The United States has no clear plan for dealing with the various crises it faces in the Middle East, according to one of the top US allies in the fight against ISIS.
The Iraqi Vice President, Ayad Allawi, said the US was “absent” from its traditional role in maintaining global stability.
“There is a vacuum in the overall leadership in the world,” Allawi told CNN’s Christiane Amanpour, in an interview airing Friday. “The Americans need to … get back to their role as an international power, an important international power.”
“To me, there is no international strategy – no strategy for the alliances that are fighting and have helped us in this part of the fight.”
Iraqi forces, supported by the US, are in pitched battle to retake the last blocks from ISIS control in Western Mosul, the extremist group’s last major stronghold in Iraq.
Allawi said that the despite the imminent military victory, the US lacked a broader strategy for fighting extremism, saying it was “absent” and lacked “clear-cut policies.”
Speaking in Washington on Wednesday, US National Security Adviser H.R. McMaster insisted that US strategy in the region was working well. “We are being successful with our partners in Syria. We are being successful with our Iraqi partners,” he said. “There’s still a lot of work to be done.”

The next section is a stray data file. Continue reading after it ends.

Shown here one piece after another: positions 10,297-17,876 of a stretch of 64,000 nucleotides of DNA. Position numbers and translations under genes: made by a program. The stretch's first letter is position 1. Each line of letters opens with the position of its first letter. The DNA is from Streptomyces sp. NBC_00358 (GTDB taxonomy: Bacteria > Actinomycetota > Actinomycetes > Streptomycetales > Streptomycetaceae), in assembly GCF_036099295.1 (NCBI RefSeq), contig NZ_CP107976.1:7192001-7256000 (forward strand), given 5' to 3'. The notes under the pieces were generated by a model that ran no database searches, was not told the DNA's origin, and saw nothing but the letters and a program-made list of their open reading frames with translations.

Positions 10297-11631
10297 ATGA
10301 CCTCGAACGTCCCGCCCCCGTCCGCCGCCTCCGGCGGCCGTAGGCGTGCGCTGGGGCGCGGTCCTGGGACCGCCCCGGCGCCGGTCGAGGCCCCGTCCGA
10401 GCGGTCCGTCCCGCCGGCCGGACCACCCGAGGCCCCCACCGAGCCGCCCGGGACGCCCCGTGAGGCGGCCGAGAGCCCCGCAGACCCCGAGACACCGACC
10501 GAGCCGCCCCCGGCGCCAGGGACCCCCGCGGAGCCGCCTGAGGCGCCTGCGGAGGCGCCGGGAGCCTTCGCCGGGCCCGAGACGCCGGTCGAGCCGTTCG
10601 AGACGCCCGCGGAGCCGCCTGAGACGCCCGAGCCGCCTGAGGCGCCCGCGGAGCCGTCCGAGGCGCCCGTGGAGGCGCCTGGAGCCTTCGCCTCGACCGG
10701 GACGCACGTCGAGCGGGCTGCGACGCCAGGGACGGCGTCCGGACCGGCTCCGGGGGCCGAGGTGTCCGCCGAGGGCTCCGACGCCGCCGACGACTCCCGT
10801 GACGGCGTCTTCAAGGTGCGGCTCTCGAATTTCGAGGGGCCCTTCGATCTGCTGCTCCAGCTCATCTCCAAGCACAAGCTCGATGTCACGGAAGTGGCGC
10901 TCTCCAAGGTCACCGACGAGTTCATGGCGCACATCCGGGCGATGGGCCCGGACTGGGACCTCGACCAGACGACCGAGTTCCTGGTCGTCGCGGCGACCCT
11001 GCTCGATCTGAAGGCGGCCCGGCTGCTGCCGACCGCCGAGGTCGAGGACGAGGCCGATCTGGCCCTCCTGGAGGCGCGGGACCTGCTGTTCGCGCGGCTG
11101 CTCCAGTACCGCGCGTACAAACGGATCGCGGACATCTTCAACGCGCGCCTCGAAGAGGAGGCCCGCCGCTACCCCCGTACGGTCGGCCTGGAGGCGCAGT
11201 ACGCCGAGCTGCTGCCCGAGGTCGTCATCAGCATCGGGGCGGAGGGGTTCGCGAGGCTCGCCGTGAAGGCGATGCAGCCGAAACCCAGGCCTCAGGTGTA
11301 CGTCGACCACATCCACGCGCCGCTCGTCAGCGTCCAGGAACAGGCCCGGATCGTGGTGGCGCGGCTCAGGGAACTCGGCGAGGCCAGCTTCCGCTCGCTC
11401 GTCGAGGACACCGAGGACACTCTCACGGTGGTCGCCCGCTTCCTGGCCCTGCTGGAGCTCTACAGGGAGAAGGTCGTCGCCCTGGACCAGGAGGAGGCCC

But Allawi said the US had abandoned its leadership role.
“There is no clear-cut policies where to go and what to do,” Allawi said. “Even for Iraq, it’s still premature. I think they are still deliberating on a kind of a strategy for Iraq. Nothing yet has materialized.”
A wide spectrum of international forces – including the US, the Kurds, Iran,and the governments of Syria and Iraq, – have succeeded in fighting ISIS back from the stunning territorial victories it gained in 2014.
Mosul is now almost back in Iraqi government hands; across the border, the Syrian Democratic Forces (SDF), a coalition of mainly Kurdish and Arab fighters, launched the final phase of their battle to recapture Raqqa earlier this month.
But Iraq has intelligence that ISIS is attempting to “forge an alliance” with Al Qaeda, the Islamist group from which it was spawned in 2013, Allawi warned.
Discussions are taking place in both Iraq and Syria, he said – mediated by former al Qaeda members who never joined ISIS. “It is the unification of the evil forces,” he said.